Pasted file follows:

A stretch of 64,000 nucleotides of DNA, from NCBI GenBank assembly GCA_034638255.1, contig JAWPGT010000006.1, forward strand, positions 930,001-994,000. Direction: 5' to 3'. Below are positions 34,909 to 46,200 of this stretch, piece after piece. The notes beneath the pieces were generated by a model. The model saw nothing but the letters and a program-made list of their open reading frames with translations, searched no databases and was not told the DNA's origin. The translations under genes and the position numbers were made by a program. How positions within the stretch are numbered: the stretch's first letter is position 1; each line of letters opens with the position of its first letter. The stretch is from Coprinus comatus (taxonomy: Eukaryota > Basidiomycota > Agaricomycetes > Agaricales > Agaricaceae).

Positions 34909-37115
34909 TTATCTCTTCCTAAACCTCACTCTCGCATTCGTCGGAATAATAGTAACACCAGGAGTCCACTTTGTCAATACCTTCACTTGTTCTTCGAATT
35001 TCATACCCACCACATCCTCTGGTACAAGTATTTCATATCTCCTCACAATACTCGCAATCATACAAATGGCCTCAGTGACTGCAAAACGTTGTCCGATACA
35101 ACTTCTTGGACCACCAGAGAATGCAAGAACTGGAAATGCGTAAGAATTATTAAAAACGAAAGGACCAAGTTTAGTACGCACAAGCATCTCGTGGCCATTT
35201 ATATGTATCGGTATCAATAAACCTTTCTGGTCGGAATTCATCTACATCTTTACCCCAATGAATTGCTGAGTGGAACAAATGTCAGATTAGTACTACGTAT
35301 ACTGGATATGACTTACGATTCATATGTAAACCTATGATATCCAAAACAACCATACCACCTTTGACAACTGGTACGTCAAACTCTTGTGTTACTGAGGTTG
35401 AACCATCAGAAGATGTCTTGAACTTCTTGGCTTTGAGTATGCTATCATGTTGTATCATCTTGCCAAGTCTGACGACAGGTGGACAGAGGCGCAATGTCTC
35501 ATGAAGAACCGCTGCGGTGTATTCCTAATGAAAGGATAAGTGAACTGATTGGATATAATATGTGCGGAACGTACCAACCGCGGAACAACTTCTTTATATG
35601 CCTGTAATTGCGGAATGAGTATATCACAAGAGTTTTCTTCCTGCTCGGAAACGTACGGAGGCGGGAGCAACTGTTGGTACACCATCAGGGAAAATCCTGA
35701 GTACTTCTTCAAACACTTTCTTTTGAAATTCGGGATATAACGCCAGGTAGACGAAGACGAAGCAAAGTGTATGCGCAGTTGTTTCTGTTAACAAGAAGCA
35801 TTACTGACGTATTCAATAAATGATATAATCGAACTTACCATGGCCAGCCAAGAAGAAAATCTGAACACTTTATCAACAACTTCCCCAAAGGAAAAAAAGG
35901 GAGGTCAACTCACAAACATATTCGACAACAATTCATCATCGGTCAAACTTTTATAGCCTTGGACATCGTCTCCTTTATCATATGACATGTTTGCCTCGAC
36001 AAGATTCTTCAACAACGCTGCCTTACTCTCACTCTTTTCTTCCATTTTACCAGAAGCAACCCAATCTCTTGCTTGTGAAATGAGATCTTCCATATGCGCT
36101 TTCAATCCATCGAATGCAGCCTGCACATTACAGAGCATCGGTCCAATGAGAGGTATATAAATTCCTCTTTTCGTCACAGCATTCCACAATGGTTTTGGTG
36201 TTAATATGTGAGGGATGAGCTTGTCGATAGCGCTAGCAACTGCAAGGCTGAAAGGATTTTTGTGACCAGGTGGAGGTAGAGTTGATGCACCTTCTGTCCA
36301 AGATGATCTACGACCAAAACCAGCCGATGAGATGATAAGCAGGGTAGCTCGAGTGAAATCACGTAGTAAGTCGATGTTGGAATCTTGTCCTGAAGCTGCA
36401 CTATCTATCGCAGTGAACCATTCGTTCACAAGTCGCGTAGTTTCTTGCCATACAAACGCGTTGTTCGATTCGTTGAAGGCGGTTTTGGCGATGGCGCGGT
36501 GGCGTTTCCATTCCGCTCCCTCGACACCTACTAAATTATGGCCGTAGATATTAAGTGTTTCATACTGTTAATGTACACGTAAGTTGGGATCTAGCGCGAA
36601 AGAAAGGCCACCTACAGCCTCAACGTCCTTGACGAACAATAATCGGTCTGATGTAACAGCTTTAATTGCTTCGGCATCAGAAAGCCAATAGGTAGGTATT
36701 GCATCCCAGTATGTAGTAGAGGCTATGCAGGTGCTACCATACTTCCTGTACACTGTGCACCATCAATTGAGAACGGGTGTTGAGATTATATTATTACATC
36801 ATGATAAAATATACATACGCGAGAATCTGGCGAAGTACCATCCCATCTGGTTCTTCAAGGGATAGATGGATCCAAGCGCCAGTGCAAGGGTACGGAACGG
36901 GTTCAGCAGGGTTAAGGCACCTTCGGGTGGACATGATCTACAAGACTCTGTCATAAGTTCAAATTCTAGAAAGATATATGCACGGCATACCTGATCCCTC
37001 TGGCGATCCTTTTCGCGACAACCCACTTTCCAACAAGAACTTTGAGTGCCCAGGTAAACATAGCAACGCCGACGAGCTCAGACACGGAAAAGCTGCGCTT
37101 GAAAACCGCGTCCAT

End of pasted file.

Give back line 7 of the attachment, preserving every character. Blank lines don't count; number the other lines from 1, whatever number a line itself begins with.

35301 ACTGGATATGACTTACGATTCATATGTAAACCTATGATATCCAAAACAACCATACCACCTTTGACAACTGGTACGTCAAACTCTTGTGTTACTGAGGTTG